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When applying to rent an apartment in any state of the USA, is there any federal regulation that prevents the landlord from requiring the applicant to provide a proof of past/present employment, while rejecting any other proof of income, e.g. proving sufficient savings by providing recent bank statements?

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    If you narrowed the question down to a particular state, you can expect a better answer. – gatorback Oct 16 at 14:20
  • Income from sources other than regular employment are likely considered more volatile by the landlord. Without touching the legal aspects, perhaps they would accept some form of trust set up for the purposes of rent payment, proof of sufficiently high savings (20-30x monthly rent), or you could look into getting a guarantor. – Brian R Oct 17 at 17:07
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Prevents? No. Even the poorest of Families need to provide proof of income. For reasons below.

When dealing with Residential Screening:

If the Property Requires it you would need to Provide your Social. Most of the process is checking background. Which includes your Credit and Criminal Background.

Low Credit would require a proof of income. As well as Stabilized and Affordable Housing. In order to obtain Credit from the State, the Property Management Company needs to prove the Resident cannot afford their Unit.

If you have good Credit then, most likely you will not be required to prove income. If you get flagged for Employment issues like gaps in Employment i.e.: Not having a job because you have wealthy Family, Inheritance or even too many unemployment Claims, etc. etc. You would need official Bank Statements to prove you indeed have suitable income.

Otherwise Companies like Jetty and Rhino can insure/bond the Tenant by holding them liable for Rent and Deposit while the Landlord can accept an application and allow Move-in. Since, either way the Property Management Company will get their Money.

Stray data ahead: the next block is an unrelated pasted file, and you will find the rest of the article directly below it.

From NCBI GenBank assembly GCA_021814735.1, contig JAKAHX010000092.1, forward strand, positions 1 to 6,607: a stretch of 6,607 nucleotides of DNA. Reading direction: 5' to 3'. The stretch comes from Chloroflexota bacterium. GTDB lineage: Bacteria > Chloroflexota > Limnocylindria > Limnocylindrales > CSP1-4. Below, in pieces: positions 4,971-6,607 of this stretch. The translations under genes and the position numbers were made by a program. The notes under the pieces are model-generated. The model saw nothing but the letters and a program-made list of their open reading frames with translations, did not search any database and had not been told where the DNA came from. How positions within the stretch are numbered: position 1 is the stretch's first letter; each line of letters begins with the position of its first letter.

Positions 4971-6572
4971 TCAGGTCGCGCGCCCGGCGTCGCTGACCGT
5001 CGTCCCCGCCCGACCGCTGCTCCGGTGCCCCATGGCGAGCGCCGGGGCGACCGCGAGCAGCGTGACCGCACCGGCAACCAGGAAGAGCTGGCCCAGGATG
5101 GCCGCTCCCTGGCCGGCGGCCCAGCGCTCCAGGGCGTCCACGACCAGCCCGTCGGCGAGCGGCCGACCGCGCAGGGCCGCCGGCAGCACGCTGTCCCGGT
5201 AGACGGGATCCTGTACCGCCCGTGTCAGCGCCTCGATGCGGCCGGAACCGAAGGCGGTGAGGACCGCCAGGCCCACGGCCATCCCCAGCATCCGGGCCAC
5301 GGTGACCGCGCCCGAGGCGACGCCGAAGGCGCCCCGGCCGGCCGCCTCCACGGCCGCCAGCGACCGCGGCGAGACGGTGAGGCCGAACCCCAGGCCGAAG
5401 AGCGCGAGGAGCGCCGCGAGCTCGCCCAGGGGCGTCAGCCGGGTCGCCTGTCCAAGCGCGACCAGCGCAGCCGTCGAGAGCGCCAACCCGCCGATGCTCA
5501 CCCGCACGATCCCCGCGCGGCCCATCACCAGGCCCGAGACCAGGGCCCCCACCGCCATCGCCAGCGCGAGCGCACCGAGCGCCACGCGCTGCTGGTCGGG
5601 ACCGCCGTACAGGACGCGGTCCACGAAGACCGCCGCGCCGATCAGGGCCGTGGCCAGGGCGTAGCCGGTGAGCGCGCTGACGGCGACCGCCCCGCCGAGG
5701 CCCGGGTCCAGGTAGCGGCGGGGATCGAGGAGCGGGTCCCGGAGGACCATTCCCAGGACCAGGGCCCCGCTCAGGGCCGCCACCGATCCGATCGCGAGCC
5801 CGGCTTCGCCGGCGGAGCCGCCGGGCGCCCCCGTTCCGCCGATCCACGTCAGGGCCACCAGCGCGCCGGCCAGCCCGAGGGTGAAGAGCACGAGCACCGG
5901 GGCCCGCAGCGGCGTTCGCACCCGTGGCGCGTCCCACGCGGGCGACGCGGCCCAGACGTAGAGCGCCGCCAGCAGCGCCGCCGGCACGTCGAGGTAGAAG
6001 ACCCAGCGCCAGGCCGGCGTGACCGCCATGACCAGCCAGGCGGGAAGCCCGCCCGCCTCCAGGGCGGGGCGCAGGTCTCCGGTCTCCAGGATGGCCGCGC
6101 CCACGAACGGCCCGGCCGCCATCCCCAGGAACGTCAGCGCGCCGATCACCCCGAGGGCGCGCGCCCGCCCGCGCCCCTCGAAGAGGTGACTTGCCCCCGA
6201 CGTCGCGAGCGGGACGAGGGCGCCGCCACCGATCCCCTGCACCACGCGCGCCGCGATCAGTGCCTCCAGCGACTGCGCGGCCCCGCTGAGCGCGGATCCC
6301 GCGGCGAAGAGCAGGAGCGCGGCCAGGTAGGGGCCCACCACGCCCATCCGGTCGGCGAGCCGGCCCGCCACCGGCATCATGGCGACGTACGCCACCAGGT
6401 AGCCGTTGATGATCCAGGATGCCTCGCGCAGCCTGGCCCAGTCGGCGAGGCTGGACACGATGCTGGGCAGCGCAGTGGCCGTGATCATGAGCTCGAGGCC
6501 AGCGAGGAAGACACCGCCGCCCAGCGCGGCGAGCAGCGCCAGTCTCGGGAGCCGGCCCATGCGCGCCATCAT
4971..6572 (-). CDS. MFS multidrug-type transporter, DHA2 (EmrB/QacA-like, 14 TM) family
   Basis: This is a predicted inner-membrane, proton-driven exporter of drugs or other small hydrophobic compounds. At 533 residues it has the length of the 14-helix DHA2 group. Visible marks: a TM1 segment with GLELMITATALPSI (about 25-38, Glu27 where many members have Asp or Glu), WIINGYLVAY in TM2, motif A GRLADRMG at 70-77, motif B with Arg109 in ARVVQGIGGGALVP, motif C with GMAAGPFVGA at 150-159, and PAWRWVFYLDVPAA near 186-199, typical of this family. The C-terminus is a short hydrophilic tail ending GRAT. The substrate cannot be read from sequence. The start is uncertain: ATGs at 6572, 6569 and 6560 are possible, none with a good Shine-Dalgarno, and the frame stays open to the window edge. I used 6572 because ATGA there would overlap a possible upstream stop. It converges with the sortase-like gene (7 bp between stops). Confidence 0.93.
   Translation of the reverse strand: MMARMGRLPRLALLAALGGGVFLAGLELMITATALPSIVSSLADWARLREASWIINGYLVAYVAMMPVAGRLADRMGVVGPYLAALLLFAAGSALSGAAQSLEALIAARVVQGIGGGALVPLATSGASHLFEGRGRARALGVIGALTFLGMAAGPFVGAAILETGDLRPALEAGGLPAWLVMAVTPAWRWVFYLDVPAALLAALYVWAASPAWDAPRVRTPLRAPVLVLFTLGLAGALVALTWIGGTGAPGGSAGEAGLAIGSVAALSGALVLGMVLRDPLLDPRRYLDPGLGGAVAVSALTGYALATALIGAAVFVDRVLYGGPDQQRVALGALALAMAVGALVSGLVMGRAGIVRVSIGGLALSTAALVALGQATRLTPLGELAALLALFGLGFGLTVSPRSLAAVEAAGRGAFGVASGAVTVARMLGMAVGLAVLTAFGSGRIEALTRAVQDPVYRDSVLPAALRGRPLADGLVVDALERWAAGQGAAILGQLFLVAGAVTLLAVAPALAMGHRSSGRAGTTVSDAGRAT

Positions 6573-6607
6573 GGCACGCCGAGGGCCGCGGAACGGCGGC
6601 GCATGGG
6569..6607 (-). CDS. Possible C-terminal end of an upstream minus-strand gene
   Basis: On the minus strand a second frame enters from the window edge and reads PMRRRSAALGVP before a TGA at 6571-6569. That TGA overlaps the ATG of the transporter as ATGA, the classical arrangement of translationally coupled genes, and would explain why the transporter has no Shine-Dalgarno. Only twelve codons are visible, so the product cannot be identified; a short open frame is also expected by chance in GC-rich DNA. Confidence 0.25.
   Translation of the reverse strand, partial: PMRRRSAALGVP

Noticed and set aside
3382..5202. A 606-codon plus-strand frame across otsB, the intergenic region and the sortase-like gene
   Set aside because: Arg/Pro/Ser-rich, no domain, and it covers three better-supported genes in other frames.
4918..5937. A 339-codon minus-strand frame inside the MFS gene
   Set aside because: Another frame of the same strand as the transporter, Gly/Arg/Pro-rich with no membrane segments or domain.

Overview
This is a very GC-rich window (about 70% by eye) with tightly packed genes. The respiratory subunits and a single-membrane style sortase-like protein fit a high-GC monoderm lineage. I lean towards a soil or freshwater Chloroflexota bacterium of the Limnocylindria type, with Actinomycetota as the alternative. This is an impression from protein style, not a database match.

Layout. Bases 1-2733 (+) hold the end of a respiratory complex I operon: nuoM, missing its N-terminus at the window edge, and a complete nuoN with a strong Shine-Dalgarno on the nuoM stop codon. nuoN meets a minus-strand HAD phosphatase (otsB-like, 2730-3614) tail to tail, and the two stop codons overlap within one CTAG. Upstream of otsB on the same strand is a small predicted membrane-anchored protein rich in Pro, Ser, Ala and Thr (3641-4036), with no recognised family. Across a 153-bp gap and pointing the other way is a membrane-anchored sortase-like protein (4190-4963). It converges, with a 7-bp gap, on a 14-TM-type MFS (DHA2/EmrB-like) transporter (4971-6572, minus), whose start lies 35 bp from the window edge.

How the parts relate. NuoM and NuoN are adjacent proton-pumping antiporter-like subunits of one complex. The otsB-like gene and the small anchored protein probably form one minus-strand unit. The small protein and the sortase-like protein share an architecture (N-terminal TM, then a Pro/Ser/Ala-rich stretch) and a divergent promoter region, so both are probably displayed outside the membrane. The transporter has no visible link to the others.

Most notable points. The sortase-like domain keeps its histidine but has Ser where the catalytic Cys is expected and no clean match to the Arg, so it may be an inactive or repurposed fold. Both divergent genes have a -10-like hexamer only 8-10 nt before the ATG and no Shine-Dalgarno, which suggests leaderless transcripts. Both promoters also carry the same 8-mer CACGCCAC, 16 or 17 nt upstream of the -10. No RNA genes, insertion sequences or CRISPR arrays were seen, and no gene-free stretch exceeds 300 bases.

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    The OP is not asking about "proof of income", but "proof of employment". If I have a trust fund that reliably gives me $10,000/month, I have plenty of income - but (probably) no employment. – Martin Bonner supports Monica Nov 4 at 15:58
  • I went over Employment in paragraph 2 a little. It's a lower tier subject when applying. I work as Software Analyst for Property Management software. Just laying out how screening works and they really don't go over the Tenants Employer when Screening. It's rare you get a Property that needs to know you have a job. Mostly, "if you DONT have one; can you afford to live here?". If you default on the Apartment and they need to garnish wages in the Lawsuit they'll deal with it then. – Matt Nov 4 at 16:02
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    I think the OP is asking "can I, as a landlord, insist that the tenant be employed?". Also your answer refers to "the poorest of families" - they are the least likely to be able to afford the rent without employment. (Not the down-voter by the way.) – Martin Bonner supports Monica Nov 4 at 16:09

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